Diabetic decision fatigue

Diabetic decision fatigue

You’ll see I wear only gray or blue suits. I’m trying to pare down decisions. I don’t want to make decisions about what I’m eating or wearing. Because I have too many other decisions to make.

Barack Obama

The late Steve Jobs didn’t like to waste energy on what he considered to be trivial things. Every day he wore the same black turtleneck, blue jeans, and New Balance sneakers. Albert Einstein wore a signature grey suit to work. What can we take away from this? That obsessing in front of the mirror at the start of the day might not be so good for productivity. We know that the more decisions you make, the more exhausted you get. 

Now add diabetes into the mix. According to this clip, the average diabetic makes an extra 300 decisions a day. While this sounds a bit on the high side, there’s no doubt that you’re forced to make a lot more decisions than a non-diabetic. This in turn makes you more likely to suffer from decision fatigue and burn-out. How can it be avoided?

To start with you can restrict your diet. As counter-intuitive as it sounds, I enjoy food a lot more on the ketogenic diet than I used to when I ate everything. There’s an interesting TED-talk by Barry Schwartz on this topic. He points out that while some choice is better than none, more choice is not always better. We live in a society surrounded by so much choice that the net effect is option paralysis. With so many things to choose from it’s difficult to choose at all.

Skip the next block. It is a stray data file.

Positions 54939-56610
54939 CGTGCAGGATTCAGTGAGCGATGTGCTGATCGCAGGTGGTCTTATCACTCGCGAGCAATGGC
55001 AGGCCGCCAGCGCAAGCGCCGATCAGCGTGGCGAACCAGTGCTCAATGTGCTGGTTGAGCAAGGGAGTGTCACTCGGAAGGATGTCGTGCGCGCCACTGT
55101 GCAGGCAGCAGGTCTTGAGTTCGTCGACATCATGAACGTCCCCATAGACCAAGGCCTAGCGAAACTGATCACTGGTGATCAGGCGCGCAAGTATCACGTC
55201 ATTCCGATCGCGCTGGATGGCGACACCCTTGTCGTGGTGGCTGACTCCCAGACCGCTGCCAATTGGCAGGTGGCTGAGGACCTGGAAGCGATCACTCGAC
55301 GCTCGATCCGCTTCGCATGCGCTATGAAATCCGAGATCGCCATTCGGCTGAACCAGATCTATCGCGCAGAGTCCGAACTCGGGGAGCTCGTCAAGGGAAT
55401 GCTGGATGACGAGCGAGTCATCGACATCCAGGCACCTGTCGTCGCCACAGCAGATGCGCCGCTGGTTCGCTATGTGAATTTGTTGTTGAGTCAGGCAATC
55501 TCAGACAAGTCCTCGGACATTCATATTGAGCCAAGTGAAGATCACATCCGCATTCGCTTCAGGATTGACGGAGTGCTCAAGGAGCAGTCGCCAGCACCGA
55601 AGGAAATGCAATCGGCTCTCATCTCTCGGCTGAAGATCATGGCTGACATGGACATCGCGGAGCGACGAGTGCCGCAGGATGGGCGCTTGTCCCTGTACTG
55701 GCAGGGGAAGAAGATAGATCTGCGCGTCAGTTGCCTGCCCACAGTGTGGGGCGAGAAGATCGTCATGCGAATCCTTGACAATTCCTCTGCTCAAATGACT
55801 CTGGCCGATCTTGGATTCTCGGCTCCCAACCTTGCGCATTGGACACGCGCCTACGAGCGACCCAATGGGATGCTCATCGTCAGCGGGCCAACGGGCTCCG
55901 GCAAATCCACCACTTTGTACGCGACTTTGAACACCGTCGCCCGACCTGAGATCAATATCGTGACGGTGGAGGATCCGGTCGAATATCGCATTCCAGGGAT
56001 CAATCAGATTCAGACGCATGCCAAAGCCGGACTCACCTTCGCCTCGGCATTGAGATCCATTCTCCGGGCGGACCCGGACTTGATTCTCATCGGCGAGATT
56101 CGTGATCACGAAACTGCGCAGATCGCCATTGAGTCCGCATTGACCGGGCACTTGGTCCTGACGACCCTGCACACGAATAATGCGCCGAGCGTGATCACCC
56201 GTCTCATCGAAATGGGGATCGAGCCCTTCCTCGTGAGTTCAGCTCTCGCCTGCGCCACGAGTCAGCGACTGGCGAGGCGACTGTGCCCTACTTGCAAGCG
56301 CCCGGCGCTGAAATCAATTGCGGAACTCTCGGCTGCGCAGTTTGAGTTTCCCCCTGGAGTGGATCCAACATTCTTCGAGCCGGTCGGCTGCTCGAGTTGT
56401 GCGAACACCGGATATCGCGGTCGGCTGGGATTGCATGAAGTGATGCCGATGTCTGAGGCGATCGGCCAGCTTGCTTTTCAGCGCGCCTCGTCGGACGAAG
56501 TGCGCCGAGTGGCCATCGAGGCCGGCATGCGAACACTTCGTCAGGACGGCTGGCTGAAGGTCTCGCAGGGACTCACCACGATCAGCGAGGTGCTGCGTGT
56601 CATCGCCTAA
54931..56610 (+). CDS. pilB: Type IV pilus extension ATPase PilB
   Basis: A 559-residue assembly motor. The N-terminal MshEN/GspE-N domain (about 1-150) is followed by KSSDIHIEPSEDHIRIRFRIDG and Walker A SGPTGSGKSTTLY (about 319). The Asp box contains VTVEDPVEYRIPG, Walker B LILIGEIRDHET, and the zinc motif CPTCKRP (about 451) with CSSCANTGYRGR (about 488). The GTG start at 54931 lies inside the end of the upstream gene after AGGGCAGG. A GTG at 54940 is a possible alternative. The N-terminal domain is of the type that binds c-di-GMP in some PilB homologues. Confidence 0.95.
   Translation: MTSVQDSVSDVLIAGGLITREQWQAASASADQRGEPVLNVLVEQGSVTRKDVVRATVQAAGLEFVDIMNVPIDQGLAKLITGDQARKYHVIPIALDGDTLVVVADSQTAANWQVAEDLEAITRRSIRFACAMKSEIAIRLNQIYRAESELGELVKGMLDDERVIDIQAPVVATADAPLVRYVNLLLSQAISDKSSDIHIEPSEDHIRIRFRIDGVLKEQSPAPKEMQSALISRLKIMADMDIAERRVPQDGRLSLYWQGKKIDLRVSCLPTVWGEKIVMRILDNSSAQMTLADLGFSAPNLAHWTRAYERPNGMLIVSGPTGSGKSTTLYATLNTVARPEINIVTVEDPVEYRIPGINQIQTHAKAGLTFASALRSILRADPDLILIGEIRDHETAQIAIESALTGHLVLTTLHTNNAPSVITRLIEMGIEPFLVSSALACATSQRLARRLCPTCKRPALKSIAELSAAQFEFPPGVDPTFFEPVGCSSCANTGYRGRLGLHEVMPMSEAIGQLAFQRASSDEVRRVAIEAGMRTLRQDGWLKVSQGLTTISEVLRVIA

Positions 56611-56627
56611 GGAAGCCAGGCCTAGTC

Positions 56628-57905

Another thing that happens is that we end up less satisfied than we do when we have fewer options. This comes from our tendency to dwell on a missed opportunity, even when the choice we made is good. By limiting my diet to meat, eggs, dairy, and vegetables I’ve pared down eating decisions, and strangely enough, I enjoy grocery shopping more than I used to. I admit that the occasional sadness hits when Ben and Jerry’s adds a new flavor to their ice-cream range but that’s it. By eating three meals a day with no snacks I’m not constantly thinking about muffins, crumpets, and Reese’s peanut butter cups. It’s liberating to not have food on my mind the way I used to, and it frees up a lot of time to make other choices. 

Good meal routines also make insulin dosing decisions a lot easier. I try to keep the number of carbohydrates and protein consistent from day to day. When my mind is not busy juggling insulin doses and corrections I can focus on other things while avoiding diabetic decision fatigue. It’s a win-win situation.

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